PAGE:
Electronic Thesis and Dissertation Repository


Doctor of Philosophy


Anatomy and Cell Biology


Dr. Lynne-Marie Postovit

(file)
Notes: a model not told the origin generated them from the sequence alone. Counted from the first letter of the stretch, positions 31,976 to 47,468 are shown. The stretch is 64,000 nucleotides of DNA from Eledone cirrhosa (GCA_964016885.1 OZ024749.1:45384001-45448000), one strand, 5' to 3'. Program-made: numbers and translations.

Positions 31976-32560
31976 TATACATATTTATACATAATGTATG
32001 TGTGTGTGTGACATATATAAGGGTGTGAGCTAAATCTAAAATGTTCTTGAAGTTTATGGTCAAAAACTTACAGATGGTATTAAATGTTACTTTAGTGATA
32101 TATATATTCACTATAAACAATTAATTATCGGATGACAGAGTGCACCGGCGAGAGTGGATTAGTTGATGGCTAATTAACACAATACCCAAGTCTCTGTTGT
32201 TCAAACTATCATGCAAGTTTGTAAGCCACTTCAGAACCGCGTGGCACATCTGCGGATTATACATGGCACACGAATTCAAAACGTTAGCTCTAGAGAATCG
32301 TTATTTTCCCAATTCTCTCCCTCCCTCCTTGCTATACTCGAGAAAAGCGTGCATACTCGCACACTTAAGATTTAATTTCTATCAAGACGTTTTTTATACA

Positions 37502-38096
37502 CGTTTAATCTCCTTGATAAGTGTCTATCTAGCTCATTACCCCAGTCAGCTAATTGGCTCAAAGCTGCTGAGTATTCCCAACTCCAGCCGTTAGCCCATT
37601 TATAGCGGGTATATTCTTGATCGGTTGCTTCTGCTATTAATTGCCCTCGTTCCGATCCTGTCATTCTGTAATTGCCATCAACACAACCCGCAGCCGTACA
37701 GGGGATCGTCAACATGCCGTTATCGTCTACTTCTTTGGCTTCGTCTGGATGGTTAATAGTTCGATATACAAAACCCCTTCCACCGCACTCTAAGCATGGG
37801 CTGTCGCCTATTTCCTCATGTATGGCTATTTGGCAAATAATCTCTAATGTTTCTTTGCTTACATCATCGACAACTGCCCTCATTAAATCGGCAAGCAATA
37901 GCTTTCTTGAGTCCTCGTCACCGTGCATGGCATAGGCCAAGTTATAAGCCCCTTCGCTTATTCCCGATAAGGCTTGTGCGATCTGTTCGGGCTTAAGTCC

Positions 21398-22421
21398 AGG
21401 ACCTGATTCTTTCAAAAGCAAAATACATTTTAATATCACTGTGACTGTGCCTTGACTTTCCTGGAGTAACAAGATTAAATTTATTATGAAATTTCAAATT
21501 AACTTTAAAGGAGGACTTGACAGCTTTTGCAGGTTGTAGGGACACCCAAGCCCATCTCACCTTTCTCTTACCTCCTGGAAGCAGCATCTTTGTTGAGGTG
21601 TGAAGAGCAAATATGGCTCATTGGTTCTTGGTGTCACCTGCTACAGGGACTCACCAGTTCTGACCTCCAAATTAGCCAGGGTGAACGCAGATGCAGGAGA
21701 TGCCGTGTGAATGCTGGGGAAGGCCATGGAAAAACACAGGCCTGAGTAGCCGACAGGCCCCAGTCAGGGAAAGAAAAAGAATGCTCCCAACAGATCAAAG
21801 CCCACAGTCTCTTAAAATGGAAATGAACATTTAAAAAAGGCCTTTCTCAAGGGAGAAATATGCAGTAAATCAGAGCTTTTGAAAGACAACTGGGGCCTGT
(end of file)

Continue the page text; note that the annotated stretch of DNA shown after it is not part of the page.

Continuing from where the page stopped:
Cancer cell plasticity, whereby stem-cell-like properties are acquired in response to stress, represents a major challenge in cancer treatment. Using cell line and patient-derived xenograft (PDX) models, we demonstrate that translational reprogramming occurs in response to stresses such as hypoxia and chemotherapy which elicits stem cell properties in breast cancer. Other stresses like chemotherapy demonstrate the translational inhibition that has been well characterized as an integral hypoxic cellular response. The inhibition of translation is primarily regulated at initiation by mTOR/4E-BP1 and PERK/eIF2α signalling. We identify previously undescribed 5’ untranslated regions (5’UTRs) of plasticity-associated genes like NANOG, SNAIL and NODAL. A subset of these isoforms facilitates efficient translation during times of stress when global protein synthesis is reduced. We demonstrate that these mRNAs are translationally upregulated by mTOR suppression and concomitant up-regulation in eIF2a phosphorylation, and that translation underpins the reprogramming of breast cancer stem cell (CSC) phenotypes such as self-renewal and epithelial-mesenchymal transition (EMT). Accordingly, we demonstrate that mTOR inhibitors induce stem cell phenotypes in breast cancer, partially explaining their lower-than-expected clinical efficacy. Most notably, we report that stress-induced CSC phenotypes can be overcome with drugs that antagonize the effects of eIF2a phosphorylation and increase ternary complex recycling (e.g. ISRIB). Indeed, studies conducted using cell lines and PDX models indicate that ISRIB decreases CSCs in hypoxic breast tumours and increases the efficacy of mTOR inhibitors and chemotherapies by suppressing breast cancer plasticity.